A joint project of Ulm University and the Technical University of Berlin, BNTextillabor aims to conduct research on more sustainable fashion consumption among young people. The consumption behaviour of young people was investigated and concepts for a more sustainable textile consumption were developed. Can the changed behaviour of young people subsequently be transferred to other areas of consumption? Based on the results, teaching and learning formats for different types of schools will be developed with the objective of influencing the behaviour of young people in a sustainable manner.

  • CSE project on capturing hand movements for inverse dynamic muscle simulation

    As part of an advanced CSE project, the use of a leap motion controller (LMC) in the field of biomechanics was to be reviewed. The LMC is a computer hardware sensor device, which, like a mouse, supports hand and finger movements as input, but does not require hand contact or touch. This sensor is designed to help record a hand movement that is then transferred to the AnyBody Modeling System™ (AMS). The AMS can be used to determine muscle and joint loads for a given body motion in an inverse dynamic simulation that will help optimise the healing processes of a fracture.

    The analysis of fracture healing processes and the optimisation of patient treatment is an ongoing area of research. In addition to experimental methods, computational modelling also plays an important role in understanding the process of bone growth. Mechanical stimulation is an essential factor for simulating the healing process.

  • Unemployed and over 50

    How social and mobile technologies can help

    The risk of long-term unemployment is particularly high for unemployed persons over the age of 50. Researchers at the Institute for Business Analytics at Ulm University have developed a new, innovative approach to support this target group in their job search using social media: digital peer group counselling (DIGIPEG). Unemployed individuals over 50 support each other digitally, anonymously and voluntarily. DIGIPEG was introduced throughout Baden-Württemberg as part of a two-year application-oriented research project. Results show that digital peer groups significantly improve the job search – as measured by application activity, application skills and return to employment.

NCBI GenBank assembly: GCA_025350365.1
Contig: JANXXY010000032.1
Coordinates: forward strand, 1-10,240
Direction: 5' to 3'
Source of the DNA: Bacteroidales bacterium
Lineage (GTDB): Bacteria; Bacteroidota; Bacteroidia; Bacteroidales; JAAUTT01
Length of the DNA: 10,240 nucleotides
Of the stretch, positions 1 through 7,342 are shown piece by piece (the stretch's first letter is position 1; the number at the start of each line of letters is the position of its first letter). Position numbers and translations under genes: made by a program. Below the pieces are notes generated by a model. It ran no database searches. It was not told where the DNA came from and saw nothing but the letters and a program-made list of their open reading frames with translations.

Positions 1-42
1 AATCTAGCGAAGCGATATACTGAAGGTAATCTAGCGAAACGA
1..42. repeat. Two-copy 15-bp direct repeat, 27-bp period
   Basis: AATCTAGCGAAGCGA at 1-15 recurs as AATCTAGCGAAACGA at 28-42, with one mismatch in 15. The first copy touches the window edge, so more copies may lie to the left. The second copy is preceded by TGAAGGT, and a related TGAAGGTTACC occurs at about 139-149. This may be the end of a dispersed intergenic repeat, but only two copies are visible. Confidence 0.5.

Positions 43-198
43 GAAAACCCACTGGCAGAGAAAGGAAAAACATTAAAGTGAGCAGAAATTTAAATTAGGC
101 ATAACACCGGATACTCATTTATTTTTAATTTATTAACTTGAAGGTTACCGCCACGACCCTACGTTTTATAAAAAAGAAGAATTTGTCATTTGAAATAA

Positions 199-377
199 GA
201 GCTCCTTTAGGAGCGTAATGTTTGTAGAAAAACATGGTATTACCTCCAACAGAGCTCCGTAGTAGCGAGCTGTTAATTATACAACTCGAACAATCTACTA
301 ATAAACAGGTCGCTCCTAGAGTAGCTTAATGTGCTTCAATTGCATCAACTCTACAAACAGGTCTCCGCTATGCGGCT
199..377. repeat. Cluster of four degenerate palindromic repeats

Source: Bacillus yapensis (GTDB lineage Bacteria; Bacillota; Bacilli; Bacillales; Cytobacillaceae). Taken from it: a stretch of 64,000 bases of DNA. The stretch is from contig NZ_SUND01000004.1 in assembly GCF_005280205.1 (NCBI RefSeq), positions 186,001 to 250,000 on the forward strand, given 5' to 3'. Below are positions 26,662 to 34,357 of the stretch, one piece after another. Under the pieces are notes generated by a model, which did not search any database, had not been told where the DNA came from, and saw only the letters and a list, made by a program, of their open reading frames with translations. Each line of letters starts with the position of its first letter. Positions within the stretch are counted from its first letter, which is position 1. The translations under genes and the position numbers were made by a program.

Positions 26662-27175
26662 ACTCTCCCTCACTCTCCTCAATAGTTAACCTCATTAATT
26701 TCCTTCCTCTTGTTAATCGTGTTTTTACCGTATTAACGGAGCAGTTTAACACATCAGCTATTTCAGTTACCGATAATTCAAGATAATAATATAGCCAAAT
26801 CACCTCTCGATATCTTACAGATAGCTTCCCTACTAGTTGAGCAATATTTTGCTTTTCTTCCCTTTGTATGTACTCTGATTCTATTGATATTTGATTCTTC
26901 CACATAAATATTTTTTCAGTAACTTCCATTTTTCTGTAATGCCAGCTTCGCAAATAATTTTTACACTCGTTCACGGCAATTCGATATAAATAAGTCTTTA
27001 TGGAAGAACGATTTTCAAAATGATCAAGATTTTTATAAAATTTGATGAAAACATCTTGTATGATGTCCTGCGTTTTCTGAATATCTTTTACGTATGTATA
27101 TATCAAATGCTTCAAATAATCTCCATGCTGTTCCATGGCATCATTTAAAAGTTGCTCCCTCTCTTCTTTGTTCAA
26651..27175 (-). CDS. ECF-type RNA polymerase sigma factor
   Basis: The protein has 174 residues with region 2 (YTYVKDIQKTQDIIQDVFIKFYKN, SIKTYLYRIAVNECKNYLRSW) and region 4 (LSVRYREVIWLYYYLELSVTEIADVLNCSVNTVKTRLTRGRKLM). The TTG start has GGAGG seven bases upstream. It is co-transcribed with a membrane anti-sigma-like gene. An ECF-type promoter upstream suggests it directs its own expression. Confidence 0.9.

Those who lose their jobs at 50+ generally have a harder time getting back into the workforce than younger unemployed individuals. In addition to the job search, the psychological burden is also a challenge for those affected. Along with the risk of long-term unemployment, the threat of poverty in old age increases. Particularly in these times of demographic change, solutions to this problem are needed more than ever.

  • Matching Code and Law: Achieving Algorithmic Fairness with Optimal Transport

    Discrimination by algorithms is increasingly perceived as a societal and legal problem. In response, a number of criteria for implementing algorithmic fairness in machine learning have been developed in the literature. However, some of them are known to contradict each other, both philosophically and/or mathematically. In recently published work, BCCP Senior Fellow Philipp Hacker, together with co-authors Meike Zehlike and Emil Wiedemann, propose the continuous fairness algorithm (CFAθ), which enables a continuous interpolation between two contradictory fairness definitions, namely individual and group fairness. Individual fairness is commonly understood as "similar individuals should be treated similarly." Group fairness posits that the chance of receiving a positive outcome should be equal across all protected demographic groups. read more